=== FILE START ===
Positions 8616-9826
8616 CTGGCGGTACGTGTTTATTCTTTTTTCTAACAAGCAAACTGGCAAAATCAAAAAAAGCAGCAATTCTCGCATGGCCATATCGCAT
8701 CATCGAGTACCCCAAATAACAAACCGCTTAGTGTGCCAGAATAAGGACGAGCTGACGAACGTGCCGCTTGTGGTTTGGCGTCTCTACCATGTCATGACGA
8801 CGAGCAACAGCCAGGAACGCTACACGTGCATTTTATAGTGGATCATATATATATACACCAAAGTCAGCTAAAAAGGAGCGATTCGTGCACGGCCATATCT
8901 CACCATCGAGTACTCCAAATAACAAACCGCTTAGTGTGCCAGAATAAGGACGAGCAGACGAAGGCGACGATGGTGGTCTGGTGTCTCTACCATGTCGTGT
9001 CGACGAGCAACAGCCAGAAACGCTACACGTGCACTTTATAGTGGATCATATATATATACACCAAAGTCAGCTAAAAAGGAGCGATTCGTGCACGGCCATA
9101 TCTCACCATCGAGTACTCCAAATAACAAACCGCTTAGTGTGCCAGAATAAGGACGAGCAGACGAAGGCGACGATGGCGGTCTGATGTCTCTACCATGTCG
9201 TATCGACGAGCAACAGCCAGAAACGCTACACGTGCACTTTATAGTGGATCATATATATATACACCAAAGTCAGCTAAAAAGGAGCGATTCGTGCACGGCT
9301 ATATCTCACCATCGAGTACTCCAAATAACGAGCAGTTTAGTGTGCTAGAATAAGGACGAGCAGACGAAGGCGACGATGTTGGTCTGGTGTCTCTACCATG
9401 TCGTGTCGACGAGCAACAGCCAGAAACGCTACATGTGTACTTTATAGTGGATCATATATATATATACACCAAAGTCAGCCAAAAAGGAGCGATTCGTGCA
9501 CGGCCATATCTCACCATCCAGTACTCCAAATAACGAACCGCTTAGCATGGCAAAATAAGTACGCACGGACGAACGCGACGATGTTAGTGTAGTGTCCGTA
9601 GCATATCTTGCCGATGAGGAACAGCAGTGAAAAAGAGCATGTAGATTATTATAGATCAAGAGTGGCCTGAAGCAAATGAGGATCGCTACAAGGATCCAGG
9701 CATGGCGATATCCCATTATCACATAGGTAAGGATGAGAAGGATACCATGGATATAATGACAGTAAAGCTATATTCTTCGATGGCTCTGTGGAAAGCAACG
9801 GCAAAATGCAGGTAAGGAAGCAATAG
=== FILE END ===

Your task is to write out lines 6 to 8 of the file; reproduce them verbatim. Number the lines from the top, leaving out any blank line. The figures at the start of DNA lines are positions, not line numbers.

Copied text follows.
9001 CGACGAGCAACAGCCAGAAACGCTACACGTGCACTTTATAGTGGATCATATATATATACACCAAAGTCAGCTAAAAAGGAGCGATTCGTGCACGGCCATA
9101 TCTCACCATCGAGTACTCCAAATAACAAACCGCTTAGTGTGCCAGAATAAGGACGAGCAGACGAAGGCGACGATGGCGGTCTGATGTCTCTACCATGTCG
9201 TATCGACGAGCAACAGCCAGAAACGCTACACGTGCACTTTATAGTGGATCATATATATATACACCAAAGTCAGCTAAAAAGGAGCGATTCGTGCACGGCT